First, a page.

Kenealy repeats an old rant

IDG’s CEO Pat Kenealy apparently got the ear of Adam L. Penenberg at Wired, and the result is an exercise in wishful thinking. Kenealy is saying that the “free” content that dominates the Web today will one day be gated, and that everybody will get used to paying for it.

“In 1955, TV was free,” Kenealy said, “and two generations later most people pay for it. There was a built-in reluctance to pay for TV until it got so much better than broadcast. That’s what I think will happen with the internet.”
This is nonsense gone to seed. First of all, Kenealy is the chief among all keepers of gated content, even going to the extraordinary length last year of refusing to let writers deep link to stories on IDG sites. Users who clicked on one of these links were sent to a page that basically said, “Sorry, you don’t have the authority to link to this page.” The guy is obsessed with modernist notions and doesn’t wish to play with others. That’s certainly his prerogative, but let’s not be too quick to give a lot of credence to his opinion about gated content.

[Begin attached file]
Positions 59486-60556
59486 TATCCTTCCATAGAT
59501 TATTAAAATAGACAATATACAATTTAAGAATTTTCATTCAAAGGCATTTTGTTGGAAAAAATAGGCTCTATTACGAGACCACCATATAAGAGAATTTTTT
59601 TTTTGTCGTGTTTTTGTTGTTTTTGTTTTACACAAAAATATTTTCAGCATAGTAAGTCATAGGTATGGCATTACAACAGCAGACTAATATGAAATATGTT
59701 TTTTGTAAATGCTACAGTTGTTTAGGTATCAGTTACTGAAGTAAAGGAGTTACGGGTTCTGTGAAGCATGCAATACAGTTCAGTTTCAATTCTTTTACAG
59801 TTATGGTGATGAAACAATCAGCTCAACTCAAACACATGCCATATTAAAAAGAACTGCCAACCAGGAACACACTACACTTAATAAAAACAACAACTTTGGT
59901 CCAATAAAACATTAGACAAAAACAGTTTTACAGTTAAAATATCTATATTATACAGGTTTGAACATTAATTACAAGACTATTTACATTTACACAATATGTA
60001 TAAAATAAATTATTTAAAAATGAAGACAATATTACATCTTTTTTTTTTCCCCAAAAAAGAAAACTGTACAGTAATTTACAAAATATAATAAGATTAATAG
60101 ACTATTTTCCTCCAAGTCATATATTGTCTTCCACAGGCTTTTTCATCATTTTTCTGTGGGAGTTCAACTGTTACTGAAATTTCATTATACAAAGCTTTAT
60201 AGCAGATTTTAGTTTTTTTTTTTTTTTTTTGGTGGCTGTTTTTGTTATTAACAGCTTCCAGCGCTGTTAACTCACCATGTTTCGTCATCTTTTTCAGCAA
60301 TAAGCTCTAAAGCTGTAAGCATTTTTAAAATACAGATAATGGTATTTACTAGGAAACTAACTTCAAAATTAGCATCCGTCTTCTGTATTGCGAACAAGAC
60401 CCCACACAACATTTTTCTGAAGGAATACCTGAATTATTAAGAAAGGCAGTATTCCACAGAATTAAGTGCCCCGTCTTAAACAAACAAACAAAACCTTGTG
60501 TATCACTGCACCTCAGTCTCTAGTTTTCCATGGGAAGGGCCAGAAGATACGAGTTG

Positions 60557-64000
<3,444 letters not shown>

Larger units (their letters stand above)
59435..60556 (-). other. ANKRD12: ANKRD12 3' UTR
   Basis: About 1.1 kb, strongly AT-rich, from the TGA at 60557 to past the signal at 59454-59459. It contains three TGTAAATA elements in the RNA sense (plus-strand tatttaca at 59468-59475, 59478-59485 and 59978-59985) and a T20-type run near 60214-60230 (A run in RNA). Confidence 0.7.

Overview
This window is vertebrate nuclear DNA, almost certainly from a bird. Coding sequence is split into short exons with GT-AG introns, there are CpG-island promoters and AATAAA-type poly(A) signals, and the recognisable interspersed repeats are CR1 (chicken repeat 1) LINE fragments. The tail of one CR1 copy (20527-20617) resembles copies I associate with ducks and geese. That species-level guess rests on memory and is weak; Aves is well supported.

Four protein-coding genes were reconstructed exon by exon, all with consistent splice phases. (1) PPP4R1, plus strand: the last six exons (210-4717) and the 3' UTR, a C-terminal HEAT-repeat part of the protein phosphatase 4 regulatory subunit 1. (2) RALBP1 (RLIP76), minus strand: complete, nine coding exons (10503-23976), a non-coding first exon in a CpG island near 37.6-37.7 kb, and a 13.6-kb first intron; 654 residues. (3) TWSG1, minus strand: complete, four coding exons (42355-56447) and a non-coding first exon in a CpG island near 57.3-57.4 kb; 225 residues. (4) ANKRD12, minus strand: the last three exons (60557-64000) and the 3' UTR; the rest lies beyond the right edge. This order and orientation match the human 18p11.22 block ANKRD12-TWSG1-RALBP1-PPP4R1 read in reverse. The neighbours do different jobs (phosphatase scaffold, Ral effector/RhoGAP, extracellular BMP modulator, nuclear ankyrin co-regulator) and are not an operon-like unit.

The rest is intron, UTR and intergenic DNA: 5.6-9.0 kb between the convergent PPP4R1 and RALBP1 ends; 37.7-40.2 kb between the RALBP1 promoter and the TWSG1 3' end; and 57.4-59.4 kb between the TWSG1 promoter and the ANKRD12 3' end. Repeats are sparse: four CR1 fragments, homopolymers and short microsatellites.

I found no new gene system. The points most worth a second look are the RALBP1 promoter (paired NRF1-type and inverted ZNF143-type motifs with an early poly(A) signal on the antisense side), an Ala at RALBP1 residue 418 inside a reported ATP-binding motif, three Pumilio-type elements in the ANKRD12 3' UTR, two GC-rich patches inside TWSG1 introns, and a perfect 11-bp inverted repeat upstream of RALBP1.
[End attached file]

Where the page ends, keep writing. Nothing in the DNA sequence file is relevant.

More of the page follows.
Secondly, people didn’t start paying for TV because it “got so much better.” They paid for the variety and choice that cable made available. That has evolved to digital and now we have broadband and telephone services combined. It’s just a poor analogy.

I don’t doubt that people will pay for restricted content that they can’t get anywhere else. That’s always been the case, but not in the broad, sweeping manner that Kenealy forecasts. Let’s all remember the Encyclopedia Britannica. They went to a free, advertisement-driven model before the bubble burst and saw their traffic skyrocket. When the market crashed, they returned to a paid model. And then along came Wikipedia.

People everywhere just gotta be free…

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